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Monday, November 13, 2006

When Bipartisanship Hits the Fan

Bush's switch from 'stay the course' to 'adjust to win' is welcome -- if he actually means it -- but was too little, too late for the electorate. The Decider decided to live in reality at pretty much the eleventh hour and actually listen to somebody for a change. And the Republicans seem to have learned a new word -- "Bipartisanship."

The 'somebody' he'll be listening to today will be the bipartisan Iraq Study Group. You get the idea that Bush knows (or at least has a good idea of) what the recommendations will be. After all, he's picked Robert Gates, who serves on the panel, to succeed Rumsfeld. It's hard to believe that Team Bush would pick a group member without knowing what the Study Group will suggest.

Where Dick Cheney had told the nation the policy in Iraq would be "full speed ahead" (what is it with these guys and nautical terms?), Bush chief of staff Josh Bolten, apparently speaking for the broader White House consensus, told talking heads on morning news shows, "We clearly need a fresh approach." You kind of hope this means that folks are done listening to Shooter. Firing Rumsfeld would suggest the same -- the neocons look like a declining force.

On that new word, "bipartisanship" -- sure comes easy to them now, doesn't it? In a stunning display of why it's a bad idea to go on a campaign of bridge burning before an election, Bush and the GOP spent a big chunk of this past year trying to convince people that Democrats are practically allies of al Qaeda and that putting them in control would mean the death of the republic. As the Washington Post's Dan Froomkin put it the day after the election, "On a rhetorical level, it's a neck-snapping reversal from the savage smearing of Democrats as troop-hating terrorist-appeasing cowards that continued right up until last night, when the will of the voters became undeniable even by White House standards."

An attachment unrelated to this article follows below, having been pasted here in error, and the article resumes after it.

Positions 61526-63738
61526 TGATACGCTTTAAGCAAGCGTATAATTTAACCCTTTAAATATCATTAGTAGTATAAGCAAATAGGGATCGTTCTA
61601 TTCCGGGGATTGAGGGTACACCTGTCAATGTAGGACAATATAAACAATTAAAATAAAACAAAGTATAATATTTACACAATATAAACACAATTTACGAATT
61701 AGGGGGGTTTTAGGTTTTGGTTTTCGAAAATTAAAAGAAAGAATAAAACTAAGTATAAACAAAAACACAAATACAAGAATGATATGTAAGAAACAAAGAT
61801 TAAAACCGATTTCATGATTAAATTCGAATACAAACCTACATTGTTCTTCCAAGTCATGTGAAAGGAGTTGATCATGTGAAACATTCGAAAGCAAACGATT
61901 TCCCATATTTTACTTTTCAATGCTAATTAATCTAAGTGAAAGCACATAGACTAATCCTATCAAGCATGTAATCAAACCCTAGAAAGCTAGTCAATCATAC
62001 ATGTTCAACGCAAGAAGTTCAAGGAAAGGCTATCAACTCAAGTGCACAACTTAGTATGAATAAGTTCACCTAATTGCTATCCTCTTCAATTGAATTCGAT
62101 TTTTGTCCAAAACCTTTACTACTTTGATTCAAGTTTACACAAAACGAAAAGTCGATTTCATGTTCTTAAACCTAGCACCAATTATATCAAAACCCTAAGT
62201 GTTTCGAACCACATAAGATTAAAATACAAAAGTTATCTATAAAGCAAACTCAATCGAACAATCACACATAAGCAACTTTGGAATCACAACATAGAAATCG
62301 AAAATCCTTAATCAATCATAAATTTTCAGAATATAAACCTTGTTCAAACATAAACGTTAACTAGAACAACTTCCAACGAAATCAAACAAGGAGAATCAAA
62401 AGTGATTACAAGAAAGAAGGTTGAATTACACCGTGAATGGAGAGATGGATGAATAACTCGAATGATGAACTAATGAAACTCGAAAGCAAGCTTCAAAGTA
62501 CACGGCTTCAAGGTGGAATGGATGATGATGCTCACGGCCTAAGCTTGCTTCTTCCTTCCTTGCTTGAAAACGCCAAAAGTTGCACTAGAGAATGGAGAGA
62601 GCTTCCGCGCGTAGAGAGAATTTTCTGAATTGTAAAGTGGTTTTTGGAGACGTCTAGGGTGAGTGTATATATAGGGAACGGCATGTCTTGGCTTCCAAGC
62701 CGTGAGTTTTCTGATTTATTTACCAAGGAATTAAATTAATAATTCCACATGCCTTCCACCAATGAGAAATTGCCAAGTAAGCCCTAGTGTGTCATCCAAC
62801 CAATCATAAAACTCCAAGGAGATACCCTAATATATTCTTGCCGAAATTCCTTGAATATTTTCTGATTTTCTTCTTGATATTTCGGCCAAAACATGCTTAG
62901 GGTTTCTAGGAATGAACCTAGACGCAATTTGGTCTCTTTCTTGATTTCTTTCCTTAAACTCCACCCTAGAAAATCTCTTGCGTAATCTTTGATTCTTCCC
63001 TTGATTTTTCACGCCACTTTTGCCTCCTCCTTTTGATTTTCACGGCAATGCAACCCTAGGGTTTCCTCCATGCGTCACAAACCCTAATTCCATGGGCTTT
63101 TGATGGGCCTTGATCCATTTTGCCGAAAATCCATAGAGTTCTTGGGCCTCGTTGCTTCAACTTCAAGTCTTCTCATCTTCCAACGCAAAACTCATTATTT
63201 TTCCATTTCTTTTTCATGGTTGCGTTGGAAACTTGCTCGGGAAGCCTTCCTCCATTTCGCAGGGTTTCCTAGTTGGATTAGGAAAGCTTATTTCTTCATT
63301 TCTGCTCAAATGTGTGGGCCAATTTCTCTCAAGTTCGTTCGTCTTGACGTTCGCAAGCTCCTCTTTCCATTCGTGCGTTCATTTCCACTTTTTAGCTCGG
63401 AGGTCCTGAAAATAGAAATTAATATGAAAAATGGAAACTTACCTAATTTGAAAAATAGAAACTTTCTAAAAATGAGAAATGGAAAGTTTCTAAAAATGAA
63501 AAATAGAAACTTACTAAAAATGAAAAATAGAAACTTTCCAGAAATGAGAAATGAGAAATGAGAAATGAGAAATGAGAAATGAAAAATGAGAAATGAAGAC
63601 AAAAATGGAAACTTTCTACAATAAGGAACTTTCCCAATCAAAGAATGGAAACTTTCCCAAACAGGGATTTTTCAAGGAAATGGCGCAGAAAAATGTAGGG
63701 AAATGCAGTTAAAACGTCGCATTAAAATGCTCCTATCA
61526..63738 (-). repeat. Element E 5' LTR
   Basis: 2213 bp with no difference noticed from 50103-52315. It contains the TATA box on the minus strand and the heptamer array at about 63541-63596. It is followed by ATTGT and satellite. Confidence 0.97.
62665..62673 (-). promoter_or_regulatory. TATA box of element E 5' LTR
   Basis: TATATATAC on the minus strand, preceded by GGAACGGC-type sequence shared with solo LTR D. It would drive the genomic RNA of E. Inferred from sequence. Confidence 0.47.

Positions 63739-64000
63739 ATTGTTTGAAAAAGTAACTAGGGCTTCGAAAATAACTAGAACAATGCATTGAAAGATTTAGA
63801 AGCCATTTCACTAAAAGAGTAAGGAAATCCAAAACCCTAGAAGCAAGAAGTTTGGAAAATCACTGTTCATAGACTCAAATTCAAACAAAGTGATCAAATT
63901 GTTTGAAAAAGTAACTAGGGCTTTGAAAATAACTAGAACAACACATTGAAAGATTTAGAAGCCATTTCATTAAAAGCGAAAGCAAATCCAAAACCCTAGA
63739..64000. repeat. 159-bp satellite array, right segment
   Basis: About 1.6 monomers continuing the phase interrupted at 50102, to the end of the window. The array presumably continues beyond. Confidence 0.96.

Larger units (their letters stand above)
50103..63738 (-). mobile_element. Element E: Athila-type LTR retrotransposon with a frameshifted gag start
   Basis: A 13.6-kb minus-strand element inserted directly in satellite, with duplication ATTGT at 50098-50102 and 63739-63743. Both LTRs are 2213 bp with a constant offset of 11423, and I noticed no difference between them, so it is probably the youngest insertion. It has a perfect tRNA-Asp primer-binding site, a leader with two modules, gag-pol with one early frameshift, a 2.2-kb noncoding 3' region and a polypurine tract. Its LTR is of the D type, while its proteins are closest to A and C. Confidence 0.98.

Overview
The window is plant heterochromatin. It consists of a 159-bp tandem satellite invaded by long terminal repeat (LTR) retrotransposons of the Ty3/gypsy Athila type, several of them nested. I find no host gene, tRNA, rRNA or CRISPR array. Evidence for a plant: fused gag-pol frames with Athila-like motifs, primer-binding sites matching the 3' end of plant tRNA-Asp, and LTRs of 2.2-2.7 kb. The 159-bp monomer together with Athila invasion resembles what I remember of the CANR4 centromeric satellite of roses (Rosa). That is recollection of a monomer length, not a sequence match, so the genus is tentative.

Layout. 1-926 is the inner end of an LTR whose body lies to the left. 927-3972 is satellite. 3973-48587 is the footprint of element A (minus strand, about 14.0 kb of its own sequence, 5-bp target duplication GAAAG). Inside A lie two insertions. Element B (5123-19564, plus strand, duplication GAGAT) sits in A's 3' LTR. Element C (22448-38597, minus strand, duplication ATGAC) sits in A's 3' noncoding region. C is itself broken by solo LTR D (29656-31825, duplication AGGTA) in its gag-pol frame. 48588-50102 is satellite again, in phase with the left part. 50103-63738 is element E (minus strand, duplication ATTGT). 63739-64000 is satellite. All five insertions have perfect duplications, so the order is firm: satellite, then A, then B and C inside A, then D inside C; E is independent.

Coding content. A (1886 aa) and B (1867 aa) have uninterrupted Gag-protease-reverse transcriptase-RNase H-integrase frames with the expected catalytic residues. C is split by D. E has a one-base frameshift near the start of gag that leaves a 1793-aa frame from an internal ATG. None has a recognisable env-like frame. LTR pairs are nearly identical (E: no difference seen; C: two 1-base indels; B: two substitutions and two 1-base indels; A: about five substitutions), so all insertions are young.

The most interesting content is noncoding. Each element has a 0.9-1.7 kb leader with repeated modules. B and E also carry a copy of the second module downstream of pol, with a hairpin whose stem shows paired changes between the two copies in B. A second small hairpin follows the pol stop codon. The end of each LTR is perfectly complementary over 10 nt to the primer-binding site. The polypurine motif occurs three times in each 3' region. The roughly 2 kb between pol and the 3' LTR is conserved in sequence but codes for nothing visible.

Now we're going to move together in the spirit of bipartisanship.

Dan Froomkin again, from a piece published on the ninth:

Washington Post:

Consider this passage in [Bush's] introductory remarks:

"Amid this time of change, I have a message for those on the front lines. To our enemies: Do not be joyful. Do not confuse the workings of our democracy with a lack of will. Our nation is committed to bringing you to justice. Liberty and democracy are the source of America's strength, and liberty and democracy will lift up the hopes and desires of those you are trying to destroy.

"To the people of Iraq: Do not be fearful. As you take the difficult steps toward democracy and peace, America is going to stand with you. We know you want a better way of life, and now is the time to seize it.

"To our brave men and women in uniform: Don't be doubtful. America will always support you. Our nation is blessed to have men and women who volunteer to serve, and are willing to risk their own lives for the safety of our fellow citizens."

On the one hand, a noble and gracious and important assurance to the world of America's enduring values and determination. On other hand -- given the ferocious way that Campaigner Bush attacked Democrats as troop-hating terrorist-appeasing cowards -- an astonishing admission that he was just making that stuff up.

So now we're supposed to ignore all of that crazy campaign stuff and concentrate on moving forward. Unfortunately, there are still robots for whom White House propaganda is gospel and they're not giving up the line so easily. As I wrote at Griper News, John Hinderacker of Power Line is all freaked out that the terrorists have won, apparently mistaking al Qaeda propaganda for reality. Mostly because terror-prop and Bush-prop have been in agreement.

And Investor's Business Daily makes the same mistake. In an editorial, they claim that John Conyers is a tool of terrorists, because there are a lot of arab americans in his district -- want a side of racism with your BS propaganda?

The dems, for their part, have to talk about bipartisanship -- they don't have the White House and they don't have a veto-proof majority. The only things that will get done will be bipartisan efforts. Well, except investigations. As the party controlling congress, they'll have the magic subpoena -- which, of course, is why the Republicans spent so much time trying to convince americans that a dem congress would bring about the fall of western civilization.

The hearings won't be bipartisan. They'll be partisan by necessity. The Abramoff scandal, the PR campaign that brought us to war, and the massive incompetence and neglect that the Iraq war and hurricane Katrina exposed were all grown on the GOP farm and, as their Bible should've warned them, you reap what you sow.

So it'll be all smiles and bipartisanship until January -- not long after that, it hits the fan.


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